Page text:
An important message from Bishop Malone

It is important that I once again address the topic which has caused so much pain for so many. You do not need me to remind you that grave sins and crimes committed by a small percentage of clergy have had wide-ranging and long-lasting effects both here in our diocese and in the worldwide Church. I am convinced that the best way to respond to complaints of past abuse and to restore trust in the Church and her clergy is to be as open and as transparent as reasonably possible in addressing the complaints and taking action against offending priests. Of course, given the nature of these complaints, some confidentiality in the process is required. As a result, we cannot share with the media or with all of you the details of a particular case or the basis for a particular decision. Unfortunately, much of the information disseminated in the media and private conversations is incorrect and leads to unfair criticism. Through this letter, I wish to share with you information about our processes so that you can better understand and, I hope, appreciate them.

Our primary goal is threefold: we need to protect God's children, to remove offending clergy from ministry, and to provide an appropriate response to victim survivors. I can assure you that a fourth and equally important goal is to protect innocent clergy who have been wrongly accused. The procedures we established to achieve these goals were not invented in the Diocese of Buffalo. Following the 2002 adoption by the United States Conference of Catholic Bishops of the Charter for the Protection of Children and Young People, the conference established certain "Essential Norms" to be followed in the creation of diocesan policies and procedures for dealing with allegations of sexual abuse of minors by clergy. Those Essential Norms require compliance with canon law procedures when handling complaints against a member of the clergy.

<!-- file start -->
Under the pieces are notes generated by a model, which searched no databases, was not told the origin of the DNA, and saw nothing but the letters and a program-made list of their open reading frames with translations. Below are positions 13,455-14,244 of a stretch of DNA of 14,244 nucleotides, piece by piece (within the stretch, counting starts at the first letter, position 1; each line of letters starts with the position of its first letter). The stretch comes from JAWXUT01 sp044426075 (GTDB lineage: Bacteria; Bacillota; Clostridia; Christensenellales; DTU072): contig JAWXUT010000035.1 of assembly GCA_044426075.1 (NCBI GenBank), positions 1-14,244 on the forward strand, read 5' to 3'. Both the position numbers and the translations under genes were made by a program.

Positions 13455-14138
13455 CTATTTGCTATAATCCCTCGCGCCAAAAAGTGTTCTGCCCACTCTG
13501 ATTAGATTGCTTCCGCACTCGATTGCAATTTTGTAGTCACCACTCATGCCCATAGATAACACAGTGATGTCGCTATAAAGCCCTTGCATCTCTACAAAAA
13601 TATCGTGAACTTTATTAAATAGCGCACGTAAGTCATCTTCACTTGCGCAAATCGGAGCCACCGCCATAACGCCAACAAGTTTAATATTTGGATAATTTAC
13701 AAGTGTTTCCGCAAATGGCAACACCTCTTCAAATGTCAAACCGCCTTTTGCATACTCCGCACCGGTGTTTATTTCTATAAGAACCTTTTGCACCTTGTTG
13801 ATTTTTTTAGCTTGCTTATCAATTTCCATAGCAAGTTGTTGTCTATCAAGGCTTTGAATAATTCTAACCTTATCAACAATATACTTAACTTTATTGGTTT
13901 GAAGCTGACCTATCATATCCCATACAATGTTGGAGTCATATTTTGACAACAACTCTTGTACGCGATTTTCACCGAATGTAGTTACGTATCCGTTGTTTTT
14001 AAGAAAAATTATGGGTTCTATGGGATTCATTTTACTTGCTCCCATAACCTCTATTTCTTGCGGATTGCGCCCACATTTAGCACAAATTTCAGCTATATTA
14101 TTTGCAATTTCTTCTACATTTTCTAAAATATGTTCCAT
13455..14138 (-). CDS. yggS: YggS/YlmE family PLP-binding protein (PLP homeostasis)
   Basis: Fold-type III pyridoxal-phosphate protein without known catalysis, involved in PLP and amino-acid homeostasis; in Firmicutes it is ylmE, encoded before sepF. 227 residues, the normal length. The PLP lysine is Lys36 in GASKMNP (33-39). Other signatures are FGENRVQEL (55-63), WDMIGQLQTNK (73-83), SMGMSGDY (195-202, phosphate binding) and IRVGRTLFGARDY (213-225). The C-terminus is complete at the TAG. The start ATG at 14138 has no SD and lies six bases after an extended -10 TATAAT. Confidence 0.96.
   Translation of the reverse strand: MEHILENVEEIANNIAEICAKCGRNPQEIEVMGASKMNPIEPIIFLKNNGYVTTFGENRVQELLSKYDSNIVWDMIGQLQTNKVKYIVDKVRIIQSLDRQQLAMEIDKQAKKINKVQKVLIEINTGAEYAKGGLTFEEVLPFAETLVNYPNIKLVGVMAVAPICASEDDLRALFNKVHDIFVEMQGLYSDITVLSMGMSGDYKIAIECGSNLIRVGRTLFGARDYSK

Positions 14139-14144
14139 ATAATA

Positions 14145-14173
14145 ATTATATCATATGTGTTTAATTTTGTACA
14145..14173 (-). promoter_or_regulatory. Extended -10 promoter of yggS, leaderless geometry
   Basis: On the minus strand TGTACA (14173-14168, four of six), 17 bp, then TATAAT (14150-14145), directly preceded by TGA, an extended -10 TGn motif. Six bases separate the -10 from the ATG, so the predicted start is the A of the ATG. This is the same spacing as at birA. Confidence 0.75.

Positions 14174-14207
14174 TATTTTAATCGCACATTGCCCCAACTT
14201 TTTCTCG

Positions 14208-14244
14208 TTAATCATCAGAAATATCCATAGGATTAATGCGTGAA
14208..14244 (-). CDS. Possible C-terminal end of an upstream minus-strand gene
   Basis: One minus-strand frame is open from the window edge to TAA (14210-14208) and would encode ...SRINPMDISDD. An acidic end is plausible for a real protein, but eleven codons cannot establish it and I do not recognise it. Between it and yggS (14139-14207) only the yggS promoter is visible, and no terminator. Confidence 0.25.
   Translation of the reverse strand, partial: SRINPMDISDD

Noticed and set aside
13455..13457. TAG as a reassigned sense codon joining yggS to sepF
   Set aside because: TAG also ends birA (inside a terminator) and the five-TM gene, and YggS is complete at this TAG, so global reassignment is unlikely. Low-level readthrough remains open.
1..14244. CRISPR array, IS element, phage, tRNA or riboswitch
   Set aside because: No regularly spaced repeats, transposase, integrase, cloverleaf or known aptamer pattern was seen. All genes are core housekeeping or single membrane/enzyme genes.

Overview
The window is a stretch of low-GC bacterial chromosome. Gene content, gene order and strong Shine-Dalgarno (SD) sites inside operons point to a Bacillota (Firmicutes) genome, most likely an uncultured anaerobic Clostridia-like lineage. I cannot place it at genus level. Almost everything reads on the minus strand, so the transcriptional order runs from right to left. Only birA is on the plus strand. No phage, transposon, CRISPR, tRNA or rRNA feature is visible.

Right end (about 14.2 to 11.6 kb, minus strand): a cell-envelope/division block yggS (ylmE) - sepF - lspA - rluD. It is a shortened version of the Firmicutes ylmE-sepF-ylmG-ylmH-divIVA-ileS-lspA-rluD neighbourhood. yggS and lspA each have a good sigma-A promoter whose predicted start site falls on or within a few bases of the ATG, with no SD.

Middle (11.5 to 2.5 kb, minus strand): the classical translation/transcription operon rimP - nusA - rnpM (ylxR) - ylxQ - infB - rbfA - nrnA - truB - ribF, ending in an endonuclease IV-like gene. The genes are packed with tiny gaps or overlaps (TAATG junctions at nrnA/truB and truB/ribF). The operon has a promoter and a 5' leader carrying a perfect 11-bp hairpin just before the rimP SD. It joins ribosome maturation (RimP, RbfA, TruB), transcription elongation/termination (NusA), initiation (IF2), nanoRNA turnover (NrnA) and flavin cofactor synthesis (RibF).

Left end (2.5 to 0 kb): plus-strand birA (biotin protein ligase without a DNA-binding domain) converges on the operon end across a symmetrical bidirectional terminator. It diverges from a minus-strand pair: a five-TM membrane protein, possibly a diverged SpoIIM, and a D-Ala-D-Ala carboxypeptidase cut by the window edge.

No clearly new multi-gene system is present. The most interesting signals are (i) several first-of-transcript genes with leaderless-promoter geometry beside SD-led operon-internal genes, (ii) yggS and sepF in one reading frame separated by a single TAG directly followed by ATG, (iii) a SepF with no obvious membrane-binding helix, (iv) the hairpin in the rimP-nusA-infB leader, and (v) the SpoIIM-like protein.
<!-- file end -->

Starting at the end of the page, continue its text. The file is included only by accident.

When the diocese receives an allegation from a person who alleges abuse by a priest or deacon, we have a victim assistance coordinator, Jacqueline Joy, who prepares a report with the essential details of the complaint. At that point, we share the complaint with civil law enforcement in compliance with a memorandum of understanding that our diocese has with the district attorneys of the eight counties of the diocese.